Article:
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Text version of Celiac Digest below:


Fasano wows enthusiastic crowd at U of A

By Laura Davies

With wit, energy and passion, Dr. Alessio Fasano, MD spoke to an appreciative and filled-to-capacity audience at the U of A School of Pharmacy at our last general meeting on January 15.  Dr. Fasano is Professor of Pediatrics, Director, Pediatric Gastroenterology and Nutrition, Medical Director, Center for Celiac Research (CFCR) at the University of Maryland School of Medicine.  Pam King, Director of CFCR also attended.

   Dr. Fasano’s talk began with an historical perspective of Celiac disease (CD), a summary of three research studies, and a scientific lecture on how CD damages the intestine.   He responded to audience questions a couple of times during the session from cards handed in by audience members.  This was extremely helpful since each person at the event could have him address his or her own particular area of interest. 

   The overall tone of his lecture was positive; there are many scientific advances being made in understanding CD.  There have been huge advances in diagnostic techniques, and some groups are currently working on a noninvasive test for CD.  Some research centers are seeking a cure for CD, and some are working on developing a vaccine for preventing CD. 

   Dr. Fasano discussed the groundbreaking 2003 study (published in the Archives of Internal Medicine, February 10, 2003) which estimated that the prevalence of CD in the general population is 1:133, while the prevalence among first degree relatives of Celiacs is 1:22  and 1:39 in second degree relatives.  This means over two million Americans are yet to be diagnosed with CD, and the NIH is suggesting closer to three million Americans may have CD.  He said that the NIH is planning a publicity campaign focused on CD over the next year.

   He also described two other studies, one involving a number of health centers screening patients for CD, and another attempting to develop an understanding of what a “safe” level of gluten is before intestinal damage occurs.  The current standard of 200 parts-per-million (ppm) may be reduced to 20 ppm. He also described his own work with “zonulin”, a protein found in higher levels in Celiacs.  The idea of zero ppm is impractical as that would require ‘clean room’ technology for all food processing, from arts-per-million (ppm) may be reduced to 20 ppm. The idea of zero ppm is impractical as that would require ‘clean room’ technology for all food processing, from  the fields to the consumer.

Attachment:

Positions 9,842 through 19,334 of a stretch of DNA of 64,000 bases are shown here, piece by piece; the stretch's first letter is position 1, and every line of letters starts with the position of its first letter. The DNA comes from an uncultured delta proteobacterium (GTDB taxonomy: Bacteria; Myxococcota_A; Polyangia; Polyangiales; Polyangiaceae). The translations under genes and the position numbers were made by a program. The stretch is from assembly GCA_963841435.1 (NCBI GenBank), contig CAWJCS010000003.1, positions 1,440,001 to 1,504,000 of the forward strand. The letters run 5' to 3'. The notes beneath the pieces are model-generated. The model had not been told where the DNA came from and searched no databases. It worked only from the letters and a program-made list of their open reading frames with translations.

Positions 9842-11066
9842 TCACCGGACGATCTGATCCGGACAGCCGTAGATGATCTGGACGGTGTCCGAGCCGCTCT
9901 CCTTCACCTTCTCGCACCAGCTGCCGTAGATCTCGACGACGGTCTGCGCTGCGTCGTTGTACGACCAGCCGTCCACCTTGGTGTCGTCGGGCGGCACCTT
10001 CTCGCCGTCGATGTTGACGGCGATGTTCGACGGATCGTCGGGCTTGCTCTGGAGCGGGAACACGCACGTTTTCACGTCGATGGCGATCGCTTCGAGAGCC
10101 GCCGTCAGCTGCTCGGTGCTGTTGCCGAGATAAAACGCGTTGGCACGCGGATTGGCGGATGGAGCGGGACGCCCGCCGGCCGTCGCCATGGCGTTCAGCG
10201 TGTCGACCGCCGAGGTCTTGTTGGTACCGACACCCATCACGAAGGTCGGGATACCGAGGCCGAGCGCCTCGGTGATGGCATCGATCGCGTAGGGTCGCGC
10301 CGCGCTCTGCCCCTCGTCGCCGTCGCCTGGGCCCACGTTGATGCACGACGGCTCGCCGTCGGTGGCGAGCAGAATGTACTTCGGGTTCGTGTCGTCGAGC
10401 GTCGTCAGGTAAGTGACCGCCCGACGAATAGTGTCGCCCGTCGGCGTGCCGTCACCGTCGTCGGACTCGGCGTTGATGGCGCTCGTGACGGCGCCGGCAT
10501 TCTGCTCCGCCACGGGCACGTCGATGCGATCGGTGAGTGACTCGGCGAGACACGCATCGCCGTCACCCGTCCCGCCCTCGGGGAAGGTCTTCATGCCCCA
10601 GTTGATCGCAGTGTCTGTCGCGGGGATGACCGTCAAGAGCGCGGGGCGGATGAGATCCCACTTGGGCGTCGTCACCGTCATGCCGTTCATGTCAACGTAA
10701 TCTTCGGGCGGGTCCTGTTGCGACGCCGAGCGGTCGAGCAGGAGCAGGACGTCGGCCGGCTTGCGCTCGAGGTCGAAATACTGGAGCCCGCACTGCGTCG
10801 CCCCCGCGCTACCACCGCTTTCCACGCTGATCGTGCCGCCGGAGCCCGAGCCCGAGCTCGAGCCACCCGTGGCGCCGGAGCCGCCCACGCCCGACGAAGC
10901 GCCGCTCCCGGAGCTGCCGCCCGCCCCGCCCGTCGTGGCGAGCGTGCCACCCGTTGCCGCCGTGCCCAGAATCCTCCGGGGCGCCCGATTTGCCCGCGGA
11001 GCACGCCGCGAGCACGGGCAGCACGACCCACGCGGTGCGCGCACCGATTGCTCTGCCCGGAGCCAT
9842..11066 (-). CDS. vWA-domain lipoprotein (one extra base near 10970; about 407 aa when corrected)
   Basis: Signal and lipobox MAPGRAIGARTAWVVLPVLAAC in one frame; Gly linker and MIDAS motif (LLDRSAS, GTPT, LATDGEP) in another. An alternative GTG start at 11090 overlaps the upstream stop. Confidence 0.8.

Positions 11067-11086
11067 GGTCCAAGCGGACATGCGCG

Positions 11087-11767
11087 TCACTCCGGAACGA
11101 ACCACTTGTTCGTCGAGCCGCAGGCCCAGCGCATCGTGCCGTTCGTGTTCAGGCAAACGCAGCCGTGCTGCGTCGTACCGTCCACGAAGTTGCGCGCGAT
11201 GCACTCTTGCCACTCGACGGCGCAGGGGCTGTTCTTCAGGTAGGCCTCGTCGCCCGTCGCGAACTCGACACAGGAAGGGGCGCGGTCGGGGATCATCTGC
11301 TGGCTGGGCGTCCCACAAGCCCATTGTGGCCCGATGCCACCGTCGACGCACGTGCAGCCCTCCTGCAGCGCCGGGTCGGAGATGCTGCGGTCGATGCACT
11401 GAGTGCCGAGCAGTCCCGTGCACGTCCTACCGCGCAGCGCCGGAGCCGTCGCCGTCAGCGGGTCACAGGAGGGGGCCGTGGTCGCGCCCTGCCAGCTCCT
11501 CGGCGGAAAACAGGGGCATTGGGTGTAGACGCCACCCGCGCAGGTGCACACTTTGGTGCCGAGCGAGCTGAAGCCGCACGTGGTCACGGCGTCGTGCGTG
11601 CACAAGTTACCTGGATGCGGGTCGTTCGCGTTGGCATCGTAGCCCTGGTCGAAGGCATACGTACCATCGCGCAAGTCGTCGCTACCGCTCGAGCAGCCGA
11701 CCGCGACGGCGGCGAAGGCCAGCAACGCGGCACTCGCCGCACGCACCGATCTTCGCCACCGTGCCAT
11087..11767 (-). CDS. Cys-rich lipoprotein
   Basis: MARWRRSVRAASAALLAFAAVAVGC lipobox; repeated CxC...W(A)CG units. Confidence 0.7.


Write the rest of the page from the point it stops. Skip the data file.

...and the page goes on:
He said the idea that in Europe it is mostly the Irish and Italian populations presenting with CD is outdated.  It may be that they are diagnosed more frequently since they present symptoms in a “typical” pattern.  While most celiacs have the genetic markers HLA-DQ2 or HLA-DQ8, about 0.5% seem to have neither gene.  He also described his own work with “zonulin”, a protein found in higher levels in celiacs. 

  Dr. Fasano is proud of the fact that two weeks prior to his talk the North American Society for Pediatric Gastroenterology, Hepatology and Nutrition (NASPGHAN) published “Guidelines for the Diagnosis and Treatment of CD in Children”.  The foundation associated with this group, the Children’s Digestive Health and Nutrition Foundation (CDHNF) provides information on pediatric gastrointestinal, liver and nutritional issues.  CDHNF has a website,, and Dr. Fasano is the Chair of the CDHNF CD Educational Campaign.  He gave Georgina Rubal, President of SACS, a copy of a CD-ROM from this group. [Note: copies of this CD are available. See notice page 2 and order form page 6.]

Some of the important points Dr. Fasano covered in his nearly 2 ½ hour non-stop talk included:

The importance of the private donations received from the International Walks to help fund the activities of the CFCR.  The CFCR works hard to improve the quality of life for celiacs and their families.

The exciting developments in understanding the mechanisms of how gluten is damaging to the celiac patient, and how CD presents the best model for researching other autoimmune disorders such as thyroid disease, multiple sclerosis, rheumatoid arthritis and Type 1 diabetes.